Is POWER a Dirty Word?

Posted on July 7, 2016

by Rosalind Lockyer,  with Katherine Keeping  - Executive Director, and PARO Board Member

To influence change and to increase the chances that what you would like to accomplish may actually happen, you need to increase your own power, your avenues of communication and influence. For some people, oftentimes especially women, “power” is a “dirty word” but in order to make change happen, women must be empowered, and I would say, own their own power. 


Being powerful for women can mean the ability to use their influence so that positive change happens in their lives and in their community, province, or country.  

Politics, including community, organization or work politics, is about how power is used.  An important strategy to bring about positive change is to join organizations, boards, or committees, and thereby build a multitude of relationships.  PARO is a place for connecting, communication, and empowerment.  We also are helping to support and participate in two other women’s groups, Women in Politics and the Women’s Economic Council.  PARO, Women in Politics, and the Women’s Economic Council are all places for women to be empowered and to use their power.

Here is what one woman, a young leader, expressed when talking about empowerment and communication, in fact expressing how she works to make positive change, and use her power of leadership in the community.


“The Oxford Dictionary defines empowerment as ‘The process of becoming stronger and more confident, especially in controlling one’s life and claiming one’s rights.’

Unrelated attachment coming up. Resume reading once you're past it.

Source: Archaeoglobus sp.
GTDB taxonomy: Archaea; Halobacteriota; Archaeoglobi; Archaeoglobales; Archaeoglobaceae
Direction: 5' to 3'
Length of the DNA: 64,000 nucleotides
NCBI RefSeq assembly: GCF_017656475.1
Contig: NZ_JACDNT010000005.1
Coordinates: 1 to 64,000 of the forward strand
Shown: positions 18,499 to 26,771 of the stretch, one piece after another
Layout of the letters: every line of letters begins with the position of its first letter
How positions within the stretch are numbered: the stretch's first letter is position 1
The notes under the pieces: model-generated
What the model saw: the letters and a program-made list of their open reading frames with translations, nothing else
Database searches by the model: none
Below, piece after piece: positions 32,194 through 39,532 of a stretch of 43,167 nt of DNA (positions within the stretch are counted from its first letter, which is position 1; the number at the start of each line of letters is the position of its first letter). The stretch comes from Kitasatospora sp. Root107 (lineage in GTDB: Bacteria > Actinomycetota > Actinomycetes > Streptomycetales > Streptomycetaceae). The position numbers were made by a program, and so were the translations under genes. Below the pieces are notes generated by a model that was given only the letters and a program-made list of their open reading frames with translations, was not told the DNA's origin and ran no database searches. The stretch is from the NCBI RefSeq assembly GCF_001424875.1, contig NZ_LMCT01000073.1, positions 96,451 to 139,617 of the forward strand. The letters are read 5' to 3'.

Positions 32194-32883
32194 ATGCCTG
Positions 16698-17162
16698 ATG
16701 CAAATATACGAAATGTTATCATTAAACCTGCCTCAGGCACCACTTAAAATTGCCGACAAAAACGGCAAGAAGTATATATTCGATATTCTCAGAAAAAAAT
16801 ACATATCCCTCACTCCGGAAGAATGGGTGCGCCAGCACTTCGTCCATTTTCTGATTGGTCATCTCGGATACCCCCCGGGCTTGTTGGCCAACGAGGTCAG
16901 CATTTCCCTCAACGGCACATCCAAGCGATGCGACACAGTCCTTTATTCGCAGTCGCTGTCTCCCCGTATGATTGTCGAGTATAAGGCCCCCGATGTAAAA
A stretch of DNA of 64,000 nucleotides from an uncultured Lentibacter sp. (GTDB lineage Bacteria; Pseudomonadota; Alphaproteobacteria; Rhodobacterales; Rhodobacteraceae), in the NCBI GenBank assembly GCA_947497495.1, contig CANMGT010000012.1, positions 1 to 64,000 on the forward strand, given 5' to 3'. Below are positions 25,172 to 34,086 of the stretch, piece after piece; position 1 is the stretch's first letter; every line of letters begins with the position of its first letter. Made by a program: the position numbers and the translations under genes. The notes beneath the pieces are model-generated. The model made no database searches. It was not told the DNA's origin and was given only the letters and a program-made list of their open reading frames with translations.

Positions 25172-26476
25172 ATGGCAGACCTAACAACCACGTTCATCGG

As women, story-telling is part of our journey towards empowerment. Our ‘to do’ list may be long, and our tasks onerous. But it is with that first intake of breathe, those first words, that we begin our stories and step into our power.

Telling our stories of tragedy and grief, of triumph and joy, is a time of both acknowledging our emotions and of growing through them. It is a space of seeing our past clearly. It is an opportunity to step into what is next, and in truth to step into who you will be next.

Whether we are a writer, a speaker, or simply sharing with a friend, each time we allow ourselves to be fully seen we are empowered. We become a light within our community that can illuminate the path for those that follow.

As a woman, why does this matter? Each time you act from that place of courage and share part of your story, you are a leader. You are a guide. You are the voice of encouragement, and the embodiment of empowerment.

Each time you ask questions when another woman shares her story, you hold space for her growth. And your world expands further. The act of listening is not passive. It is an act of empowerment itself.

I am writing this as I have recently joined the Women in Politics Committee. And I have found it to be a place of the liveliest discussions. And a space where leadership, mentor-ship, and the empowerment of women is prized. I would encourage you to consider learning from this living library of knowledge.”

The Women’s Economic Council also finds ways for women’s voices to be heard, and invites your participation.  Together, we are working on building an internet portal or website that will empower women by increasing their connections and by increasing their access to resources for women and organizations involved in community economic development, including small business and social enterprise.  If you would like to participate, you can fill out this survey at  Your voice is important.


Often women come to me for guidance on leadership, usually they are already leading but not recognizing how.  I talk to them about what kind of change they would like to see happen, and how they can use their connections and leadership to grow their business and their influence.   I always reiterate that their community needs them, and their unique form of leadership.  And yes, your community needs you.